Gov. Pete Wilson has signed into law a statute prohibiting the use of premature infants in film and TV productions.
This comes in response to concerns that some producers were using premature babies, who were not sufficiently developed, to portray newborns.
The statute requires that any baby under a month old used in a production be certified by a physician as having been carried to full term and born at normal birth weight, be at least 15 days old and be sufficiently developed and physically able to handle the stresses of filmmaking. Violations are punishable by fines of $2,500 to $5,000 and jail time up to 60 days.
The bill was co-authored by Assembly Speaker Pro Tem Sheila Kuehl and Assemblyman Carl Washington after Kuehl was approached by the Screen Actors Guild.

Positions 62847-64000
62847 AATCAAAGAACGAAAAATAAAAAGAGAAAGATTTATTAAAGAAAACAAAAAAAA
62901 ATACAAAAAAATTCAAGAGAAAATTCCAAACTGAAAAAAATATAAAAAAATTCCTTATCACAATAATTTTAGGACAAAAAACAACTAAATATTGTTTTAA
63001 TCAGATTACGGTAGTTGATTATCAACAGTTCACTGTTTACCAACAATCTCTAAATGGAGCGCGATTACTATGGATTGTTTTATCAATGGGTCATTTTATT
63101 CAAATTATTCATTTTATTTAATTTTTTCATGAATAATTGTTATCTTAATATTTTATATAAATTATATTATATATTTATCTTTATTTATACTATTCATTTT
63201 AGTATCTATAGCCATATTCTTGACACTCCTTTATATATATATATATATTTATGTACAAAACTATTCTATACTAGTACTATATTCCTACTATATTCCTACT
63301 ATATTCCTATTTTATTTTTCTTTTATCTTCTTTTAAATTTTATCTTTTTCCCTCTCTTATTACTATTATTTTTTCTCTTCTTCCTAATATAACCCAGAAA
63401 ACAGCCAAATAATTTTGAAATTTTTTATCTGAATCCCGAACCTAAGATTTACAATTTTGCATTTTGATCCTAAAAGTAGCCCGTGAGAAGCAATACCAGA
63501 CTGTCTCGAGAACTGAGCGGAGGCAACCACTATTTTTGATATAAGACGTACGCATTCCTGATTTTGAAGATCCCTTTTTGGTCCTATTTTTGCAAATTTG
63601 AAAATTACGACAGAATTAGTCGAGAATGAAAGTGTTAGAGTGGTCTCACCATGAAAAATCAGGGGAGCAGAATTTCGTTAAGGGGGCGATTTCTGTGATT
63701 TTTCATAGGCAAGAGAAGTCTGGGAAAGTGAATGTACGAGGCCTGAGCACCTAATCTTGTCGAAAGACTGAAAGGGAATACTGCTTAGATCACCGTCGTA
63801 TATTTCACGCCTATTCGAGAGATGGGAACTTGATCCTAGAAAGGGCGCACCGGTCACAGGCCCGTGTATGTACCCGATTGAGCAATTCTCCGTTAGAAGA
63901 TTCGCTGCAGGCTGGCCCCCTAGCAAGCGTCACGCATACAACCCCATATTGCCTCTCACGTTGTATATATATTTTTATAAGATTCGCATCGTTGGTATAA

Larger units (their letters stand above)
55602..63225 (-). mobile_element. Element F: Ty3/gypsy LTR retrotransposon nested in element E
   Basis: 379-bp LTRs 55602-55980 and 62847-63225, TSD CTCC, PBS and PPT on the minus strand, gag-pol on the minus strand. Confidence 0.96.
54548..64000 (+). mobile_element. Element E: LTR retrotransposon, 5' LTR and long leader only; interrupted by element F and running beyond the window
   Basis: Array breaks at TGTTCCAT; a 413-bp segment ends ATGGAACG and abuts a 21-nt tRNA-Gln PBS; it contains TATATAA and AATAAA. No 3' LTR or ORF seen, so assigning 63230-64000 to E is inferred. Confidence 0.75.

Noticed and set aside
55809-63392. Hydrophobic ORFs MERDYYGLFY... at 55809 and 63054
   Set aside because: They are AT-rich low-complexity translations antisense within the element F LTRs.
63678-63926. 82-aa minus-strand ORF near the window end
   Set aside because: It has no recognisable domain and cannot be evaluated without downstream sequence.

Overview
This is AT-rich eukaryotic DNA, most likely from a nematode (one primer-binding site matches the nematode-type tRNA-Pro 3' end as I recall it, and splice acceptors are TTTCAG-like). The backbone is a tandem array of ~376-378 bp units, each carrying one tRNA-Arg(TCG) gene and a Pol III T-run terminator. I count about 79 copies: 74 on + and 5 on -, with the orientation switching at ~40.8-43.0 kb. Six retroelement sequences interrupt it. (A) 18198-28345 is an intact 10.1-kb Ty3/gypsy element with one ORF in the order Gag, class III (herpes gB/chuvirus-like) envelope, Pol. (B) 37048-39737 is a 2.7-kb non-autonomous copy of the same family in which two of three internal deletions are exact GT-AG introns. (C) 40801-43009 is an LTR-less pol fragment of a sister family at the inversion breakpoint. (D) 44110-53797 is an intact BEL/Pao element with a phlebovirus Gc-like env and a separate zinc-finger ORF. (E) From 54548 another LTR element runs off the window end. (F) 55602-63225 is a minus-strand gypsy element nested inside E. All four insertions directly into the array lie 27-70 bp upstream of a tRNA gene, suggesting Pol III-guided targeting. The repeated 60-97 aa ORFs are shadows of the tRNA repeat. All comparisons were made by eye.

“I was really shocked to find out that even though there is a state law saying you can’t use an infant until 16 days after birth, some production companies would identify babies born prematurely and add 16 days to their birthday,” commented Kuehl. “You want to at least give the child two weeks to thrive.”
“The use of premature infants in film and television production is a new, but growing trend,” said SAG prexy Richard Masur. “With the enactment of this bill, however, we are hopeful that the practice will be entirely curtailed.”